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Operation of Radio Transmitters in Proximity to Flammable Atmospheres, IEE Colloquium on

Date 2 Mar 1993

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Displaying Results 1 - 6 of 6
  • Radio frequency induced ignition hazards: the current relevant standards and the legal position

    Publication Year: 1993, Page(s):1/1 - 1/5
    IEEE is not the copyright holder of this material | Click to expandAbstract | PDF file iconPDF (208 KB)

    Protection against ignition and detonations initiated by RF radiation is considered. The author discusses progress towards realistic standards and the legal background. British Standard BS6656 and the requirements of the Health and Safety at Work Act are described View full abstract»

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  • Radiowave propagation in hazardous areas

    Publication Year: 1993, Page(s):3/1 - 3/4
    IEEE is not the copyright holder of this material | Click to expandAbstract | PDF file iconPDF (196 KB)

    Radiowaves induce currents in metallic structures and may cause sparking if there is a gap in the structure. The power dissipated in the spark may be sufficient to ignite a flammable atmosphere if the radio wave is strong enough. The author discusses the calculation of the strengths of waves radiated by different types of transmitters. The formulae quoted are to be found in British Standard 6656 a... View full abstract»

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  • IEE Colloquium on `Operation of Radio Transmitters in Proximity to Flammable Atmospheres' (Digest No.054)

    Publication Year: 1993
    IEEE is not the copyright holder of this material | Click to expandAbstract | PDF file iconPDF (80 KB)

    The following topics were dealt with: safety standards; safe field strength levels; radiowave propagation in hazardous areas; safe use of radio transmitters on road tankers; and ignition test cell design View full abstract»

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  • Derivation of safe field strength levels for RF initiated spark ignition

    Publication Year: 1993, Page(s):2/1 - 211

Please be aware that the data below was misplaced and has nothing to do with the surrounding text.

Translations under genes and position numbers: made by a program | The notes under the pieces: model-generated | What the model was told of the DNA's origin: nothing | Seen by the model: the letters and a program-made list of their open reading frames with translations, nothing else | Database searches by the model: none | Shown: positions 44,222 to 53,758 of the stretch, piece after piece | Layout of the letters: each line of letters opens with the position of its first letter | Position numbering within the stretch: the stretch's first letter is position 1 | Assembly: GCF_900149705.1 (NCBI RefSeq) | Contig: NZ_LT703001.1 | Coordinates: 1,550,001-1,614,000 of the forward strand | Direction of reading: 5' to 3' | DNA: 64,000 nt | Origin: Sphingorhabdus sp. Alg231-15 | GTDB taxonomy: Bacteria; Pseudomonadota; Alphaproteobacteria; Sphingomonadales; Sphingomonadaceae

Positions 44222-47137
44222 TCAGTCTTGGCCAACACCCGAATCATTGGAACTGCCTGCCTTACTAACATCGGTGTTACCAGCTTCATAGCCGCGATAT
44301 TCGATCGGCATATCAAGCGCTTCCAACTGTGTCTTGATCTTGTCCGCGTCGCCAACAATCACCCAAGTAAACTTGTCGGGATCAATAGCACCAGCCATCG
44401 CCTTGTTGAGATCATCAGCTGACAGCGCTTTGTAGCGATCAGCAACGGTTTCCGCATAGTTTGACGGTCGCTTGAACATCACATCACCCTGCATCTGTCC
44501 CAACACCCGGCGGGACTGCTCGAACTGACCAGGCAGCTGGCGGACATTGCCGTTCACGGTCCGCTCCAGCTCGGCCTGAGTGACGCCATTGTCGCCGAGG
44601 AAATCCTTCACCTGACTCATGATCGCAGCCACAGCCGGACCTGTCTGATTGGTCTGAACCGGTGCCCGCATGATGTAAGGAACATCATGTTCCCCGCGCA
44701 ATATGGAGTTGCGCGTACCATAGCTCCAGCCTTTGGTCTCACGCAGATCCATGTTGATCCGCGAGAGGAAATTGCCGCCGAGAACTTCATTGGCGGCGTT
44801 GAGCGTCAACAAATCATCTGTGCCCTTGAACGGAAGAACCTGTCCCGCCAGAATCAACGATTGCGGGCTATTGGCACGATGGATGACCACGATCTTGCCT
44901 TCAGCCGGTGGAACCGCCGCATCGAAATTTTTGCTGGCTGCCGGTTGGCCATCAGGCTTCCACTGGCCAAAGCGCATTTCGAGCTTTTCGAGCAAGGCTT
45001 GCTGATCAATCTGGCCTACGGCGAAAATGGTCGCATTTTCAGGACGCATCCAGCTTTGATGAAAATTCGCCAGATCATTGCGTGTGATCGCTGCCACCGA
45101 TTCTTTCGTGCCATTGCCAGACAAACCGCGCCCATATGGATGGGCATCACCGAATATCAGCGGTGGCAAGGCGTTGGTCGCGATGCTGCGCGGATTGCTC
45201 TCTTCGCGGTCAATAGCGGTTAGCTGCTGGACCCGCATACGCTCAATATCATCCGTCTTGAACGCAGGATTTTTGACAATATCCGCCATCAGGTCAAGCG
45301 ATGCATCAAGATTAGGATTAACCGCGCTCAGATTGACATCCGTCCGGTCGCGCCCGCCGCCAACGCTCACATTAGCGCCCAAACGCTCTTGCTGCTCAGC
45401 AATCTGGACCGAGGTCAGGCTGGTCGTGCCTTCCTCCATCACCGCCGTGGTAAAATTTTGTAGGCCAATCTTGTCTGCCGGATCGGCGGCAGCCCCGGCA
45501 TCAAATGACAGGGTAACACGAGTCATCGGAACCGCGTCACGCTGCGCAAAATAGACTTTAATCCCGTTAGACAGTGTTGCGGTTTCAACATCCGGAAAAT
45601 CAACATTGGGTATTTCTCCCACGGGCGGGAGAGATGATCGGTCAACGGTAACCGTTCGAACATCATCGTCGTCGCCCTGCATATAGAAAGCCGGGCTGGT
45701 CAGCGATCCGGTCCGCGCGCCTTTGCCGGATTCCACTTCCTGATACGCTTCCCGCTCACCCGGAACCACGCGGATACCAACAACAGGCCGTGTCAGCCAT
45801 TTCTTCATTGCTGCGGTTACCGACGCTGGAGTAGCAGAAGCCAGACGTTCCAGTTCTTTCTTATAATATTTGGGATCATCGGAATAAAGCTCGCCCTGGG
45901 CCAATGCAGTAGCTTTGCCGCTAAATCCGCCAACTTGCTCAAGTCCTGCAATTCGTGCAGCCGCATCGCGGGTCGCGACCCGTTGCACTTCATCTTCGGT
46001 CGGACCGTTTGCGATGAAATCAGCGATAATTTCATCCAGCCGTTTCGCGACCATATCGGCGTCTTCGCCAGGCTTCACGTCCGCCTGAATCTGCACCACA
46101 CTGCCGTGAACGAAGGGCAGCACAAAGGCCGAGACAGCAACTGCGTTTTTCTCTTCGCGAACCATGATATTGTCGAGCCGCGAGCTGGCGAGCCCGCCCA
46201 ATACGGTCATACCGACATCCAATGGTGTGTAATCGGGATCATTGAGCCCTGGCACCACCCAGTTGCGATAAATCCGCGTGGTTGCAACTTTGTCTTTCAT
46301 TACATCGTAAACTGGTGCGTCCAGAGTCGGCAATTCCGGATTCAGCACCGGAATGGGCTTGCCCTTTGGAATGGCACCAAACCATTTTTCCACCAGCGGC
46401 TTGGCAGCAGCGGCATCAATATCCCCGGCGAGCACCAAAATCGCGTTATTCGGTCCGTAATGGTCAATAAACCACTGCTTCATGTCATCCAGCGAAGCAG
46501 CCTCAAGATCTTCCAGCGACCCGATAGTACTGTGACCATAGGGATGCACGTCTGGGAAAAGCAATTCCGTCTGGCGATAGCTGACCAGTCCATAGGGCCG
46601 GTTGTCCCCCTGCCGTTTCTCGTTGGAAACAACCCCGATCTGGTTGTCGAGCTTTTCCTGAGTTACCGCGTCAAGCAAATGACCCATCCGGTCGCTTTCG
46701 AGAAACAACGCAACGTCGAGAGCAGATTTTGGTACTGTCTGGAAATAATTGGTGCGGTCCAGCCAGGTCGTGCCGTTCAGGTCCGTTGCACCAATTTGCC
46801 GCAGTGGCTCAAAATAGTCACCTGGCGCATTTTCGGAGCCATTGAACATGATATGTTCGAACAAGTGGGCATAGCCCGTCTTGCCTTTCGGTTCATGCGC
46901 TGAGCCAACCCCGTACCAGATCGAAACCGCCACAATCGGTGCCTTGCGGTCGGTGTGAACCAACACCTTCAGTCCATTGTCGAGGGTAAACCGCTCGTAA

IEEE is not the copyright holder of this material | Click to expandAbstract | PDF file iconPDF (360 KB)

    Unwanted induced currents due to electromagnetic radiation can cause sparks to occur and ignition of gases is possible. There is thus a potential incompatibility between radio transmitters and gas/petrochemical processing plant, an issue which has been addressed in detail in the UK over the last fifteen years. The author describes practical on-site measurements at the St. Fergus gas processing pla... View full abstract»

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  • Problems in design of ignition test cells for use with pulsed radar sources

    Publication Year: 1993, Page(s):5/1 - 5/4
    IEEE is not the copyright holder of this material | Click to expandAbstract | PDF file iconPDF (248 KB)

    The results of a detailed study of breakdown phenomena and flammable gas ignition in a fixed-gap ignition cell fed by a pulsed radar source are presented. It is reasoned that the large electrode gap widths that are necessary with hydrocarbon fuels lead to a situation where any spark that occurs is certain to cause ignition, and the probability of ignition is determined by the probability of occurr... View full abstract»

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  • The safe use of radio transmitters on road tankers and other vehicles

    Publication Year: 1993, Page(s):4/1 - 4/7
    IEEE is not the copyright holder of this material | Click to expandAbstract | PDF file iconPDF (196 KB)

    The operators of tanker lorries carrying petroleum products want to have radio telephones fitted to the cabs of their vehicles. Members of the Institute of Petroleum's Electrical Engineering Committee, in their efforts to prepare a code of practice for the safe use of radio telephones in these vehicles, recognised that British Standard BS 6656:1986 gave guidance on the subject of RF ignition of fl... View full abstract»

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